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8/02/2016 12:10 pm  #1

How to Get Squirrels Out of the Attic

How to Get Squirrels Out of the Attic

‘‘The first thing you’ll notice is the noise,’’ says David Seerveld, a wildlife-removal specialist in Orlando, Fla. If you hear daytime scratching, you probably have squirrels; most other rodent intruders are nocturnal. According to Seerveld, attic squirrels are ‘‘the most common nuisance-wildlife problem.’’ They can bite through plastic water pipes and cause leaks; gnaw at electrical wires and spark fires; and at times even chomp through the ceiling until they fall, panicked, into living quarters.

Most tree squirrels breed at least once and often twice a year. A pregnant female then looks for a safe place to nest. Don’t overreact and put out poison when you realize she has chosen to raise her litter in your attic. Poisons, which are illegal in some states, can be ineffective or lead to a ‘‘slow, drawn out death,’’ Seerveld says. Be skeptical of products — whether 100 percent pure red-fox urine, high-pitched sound makers, electromagnetic emitters or strobe lights — marketed as squirrel repellent. Seerveld has crawled inside attics that looked like scenes from a rodent rave, with multiple sound machines, flashing lights and potions. ‘‘The squirrels just don’t care about any of it,’’ he says.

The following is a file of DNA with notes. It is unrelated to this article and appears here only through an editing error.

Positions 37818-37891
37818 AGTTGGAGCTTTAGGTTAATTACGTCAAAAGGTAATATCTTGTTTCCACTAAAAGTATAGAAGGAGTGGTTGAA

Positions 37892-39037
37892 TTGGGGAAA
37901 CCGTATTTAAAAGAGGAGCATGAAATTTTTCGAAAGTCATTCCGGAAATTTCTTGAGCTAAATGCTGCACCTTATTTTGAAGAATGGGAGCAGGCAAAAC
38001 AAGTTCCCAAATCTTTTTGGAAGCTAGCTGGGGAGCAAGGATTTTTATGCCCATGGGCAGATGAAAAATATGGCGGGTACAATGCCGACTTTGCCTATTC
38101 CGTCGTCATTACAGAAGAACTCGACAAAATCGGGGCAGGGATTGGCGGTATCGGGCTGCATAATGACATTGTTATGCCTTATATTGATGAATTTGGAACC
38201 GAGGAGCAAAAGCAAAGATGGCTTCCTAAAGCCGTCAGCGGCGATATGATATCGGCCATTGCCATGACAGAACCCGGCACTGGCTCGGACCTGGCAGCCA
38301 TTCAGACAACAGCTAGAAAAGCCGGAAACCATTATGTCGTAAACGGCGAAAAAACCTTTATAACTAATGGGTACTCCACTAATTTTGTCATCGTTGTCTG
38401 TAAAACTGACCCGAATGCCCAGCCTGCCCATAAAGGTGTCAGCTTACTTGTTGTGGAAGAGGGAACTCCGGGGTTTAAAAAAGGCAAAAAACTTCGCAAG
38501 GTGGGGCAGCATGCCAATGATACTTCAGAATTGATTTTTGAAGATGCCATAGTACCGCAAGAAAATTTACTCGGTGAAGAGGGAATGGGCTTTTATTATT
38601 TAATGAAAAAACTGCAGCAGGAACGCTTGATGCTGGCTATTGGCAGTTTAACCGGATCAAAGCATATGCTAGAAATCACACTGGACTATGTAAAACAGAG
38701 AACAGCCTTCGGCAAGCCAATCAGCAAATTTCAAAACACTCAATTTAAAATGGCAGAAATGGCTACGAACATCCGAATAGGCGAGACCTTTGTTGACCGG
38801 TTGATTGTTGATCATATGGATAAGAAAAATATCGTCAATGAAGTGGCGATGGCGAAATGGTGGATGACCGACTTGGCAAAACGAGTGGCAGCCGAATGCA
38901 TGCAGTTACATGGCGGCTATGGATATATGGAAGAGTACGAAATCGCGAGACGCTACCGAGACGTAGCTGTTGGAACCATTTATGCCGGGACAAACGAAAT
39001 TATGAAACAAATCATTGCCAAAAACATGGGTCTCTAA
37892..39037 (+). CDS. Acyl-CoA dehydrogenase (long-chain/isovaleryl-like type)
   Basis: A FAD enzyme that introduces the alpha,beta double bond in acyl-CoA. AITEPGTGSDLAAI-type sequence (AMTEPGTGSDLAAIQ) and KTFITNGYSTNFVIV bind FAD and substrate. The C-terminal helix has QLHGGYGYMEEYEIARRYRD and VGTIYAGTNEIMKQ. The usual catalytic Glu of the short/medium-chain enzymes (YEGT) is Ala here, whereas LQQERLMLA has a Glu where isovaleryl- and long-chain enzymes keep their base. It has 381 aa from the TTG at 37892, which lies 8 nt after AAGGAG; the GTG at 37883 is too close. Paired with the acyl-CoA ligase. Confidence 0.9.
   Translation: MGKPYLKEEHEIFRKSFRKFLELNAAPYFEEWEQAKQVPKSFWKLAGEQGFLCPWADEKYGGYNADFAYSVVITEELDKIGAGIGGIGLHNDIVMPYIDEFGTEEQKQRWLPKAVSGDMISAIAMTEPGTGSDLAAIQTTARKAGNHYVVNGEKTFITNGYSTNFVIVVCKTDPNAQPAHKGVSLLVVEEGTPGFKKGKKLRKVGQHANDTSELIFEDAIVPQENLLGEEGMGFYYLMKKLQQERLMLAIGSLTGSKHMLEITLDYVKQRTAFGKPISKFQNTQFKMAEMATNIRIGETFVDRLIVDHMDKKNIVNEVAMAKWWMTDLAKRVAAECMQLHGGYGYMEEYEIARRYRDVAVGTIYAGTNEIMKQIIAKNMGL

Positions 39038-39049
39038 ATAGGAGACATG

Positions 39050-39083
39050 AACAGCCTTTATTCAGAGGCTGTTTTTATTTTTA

Figure out how they’re getting in and out for food and water. You’ll need a ladder to inspect the underside of eaves, roof vents and chimneys. Look for golf-ball-size holes. Cover all but the main entry point (usually marked by feces and teeth marks) with steel mesh. Set a cage trap or a one-way exclusion door outside the house, over the last hole. (Once all the squirrels are out, seal up this hole, too.) Seerveld prefers this exclusion method, which lets the animals exit freely but not re-enter. Squirrels in the wild are skittish; caged, they’re manic. ‘‘They’ll kill themselves running around smashing their head against the wire,’’ he says. If your state’s trapping laws allow it and you opt to trap the squirrels, Seerveld recommends driving 10 miles away before freeing them, to preclude homecomings. You have every right to evict your squatters, but try to be nice about it. ‘‘With power comes responsibility,’’ Seerveld says. ‘‘You should not mistreat an animal just because you can.’’

We live in a time in which decent and otherwise sensible people are surrendering too easily to the hectoring of morons or extremists. 

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